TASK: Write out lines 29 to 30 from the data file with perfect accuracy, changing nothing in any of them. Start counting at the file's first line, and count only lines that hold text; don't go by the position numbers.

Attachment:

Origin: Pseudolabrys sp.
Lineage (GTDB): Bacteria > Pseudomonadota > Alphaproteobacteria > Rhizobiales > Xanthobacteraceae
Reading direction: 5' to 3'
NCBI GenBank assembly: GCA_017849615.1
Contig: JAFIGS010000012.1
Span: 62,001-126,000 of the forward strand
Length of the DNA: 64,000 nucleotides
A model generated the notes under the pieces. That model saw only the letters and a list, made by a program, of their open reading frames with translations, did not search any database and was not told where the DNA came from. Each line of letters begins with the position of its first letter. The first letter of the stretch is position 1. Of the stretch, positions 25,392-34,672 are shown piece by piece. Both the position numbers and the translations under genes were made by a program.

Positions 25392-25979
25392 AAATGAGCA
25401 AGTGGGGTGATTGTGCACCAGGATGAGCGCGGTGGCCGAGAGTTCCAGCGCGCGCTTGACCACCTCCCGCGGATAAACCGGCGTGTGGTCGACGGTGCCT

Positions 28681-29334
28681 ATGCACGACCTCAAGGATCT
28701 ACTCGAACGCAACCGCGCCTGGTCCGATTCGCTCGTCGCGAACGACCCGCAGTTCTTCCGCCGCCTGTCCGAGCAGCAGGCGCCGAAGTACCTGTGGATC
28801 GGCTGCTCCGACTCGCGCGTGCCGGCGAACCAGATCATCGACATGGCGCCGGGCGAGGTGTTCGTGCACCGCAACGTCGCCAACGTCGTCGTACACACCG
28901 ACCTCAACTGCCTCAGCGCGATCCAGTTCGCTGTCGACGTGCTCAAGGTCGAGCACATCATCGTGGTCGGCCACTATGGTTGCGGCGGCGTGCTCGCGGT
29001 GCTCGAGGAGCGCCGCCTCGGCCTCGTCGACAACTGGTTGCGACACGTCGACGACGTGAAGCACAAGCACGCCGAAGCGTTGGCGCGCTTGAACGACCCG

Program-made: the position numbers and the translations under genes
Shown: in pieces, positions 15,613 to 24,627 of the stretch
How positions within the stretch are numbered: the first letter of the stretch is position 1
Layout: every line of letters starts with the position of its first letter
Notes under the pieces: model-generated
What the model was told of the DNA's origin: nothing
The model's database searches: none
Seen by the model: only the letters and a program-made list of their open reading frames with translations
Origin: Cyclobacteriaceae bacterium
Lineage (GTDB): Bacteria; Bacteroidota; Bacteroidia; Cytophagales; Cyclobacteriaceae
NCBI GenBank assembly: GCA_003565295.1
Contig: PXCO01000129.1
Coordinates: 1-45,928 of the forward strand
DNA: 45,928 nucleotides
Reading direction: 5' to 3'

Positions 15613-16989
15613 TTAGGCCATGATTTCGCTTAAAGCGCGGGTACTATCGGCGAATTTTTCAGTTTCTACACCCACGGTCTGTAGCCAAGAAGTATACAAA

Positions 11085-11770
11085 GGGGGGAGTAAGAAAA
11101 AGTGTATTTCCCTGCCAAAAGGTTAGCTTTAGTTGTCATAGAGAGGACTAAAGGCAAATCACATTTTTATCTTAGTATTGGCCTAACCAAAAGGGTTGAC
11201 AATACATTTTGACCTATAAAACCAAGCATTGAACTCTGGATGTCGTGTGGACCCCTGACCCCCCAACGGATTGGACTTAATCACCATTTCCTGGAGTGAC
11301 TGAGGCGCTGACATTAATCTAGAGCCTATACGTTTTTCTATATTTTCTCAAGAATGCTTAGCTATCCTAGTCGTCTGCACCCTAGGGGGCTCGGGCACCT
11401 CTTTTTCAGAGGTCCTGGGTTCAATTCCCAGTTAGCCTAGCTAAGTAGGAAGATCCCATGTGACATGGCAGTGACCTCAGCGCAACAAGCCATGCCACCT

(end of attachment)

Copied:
Contig: PXCO01000129.1
Coordinates: 1-45,928 of the forward strand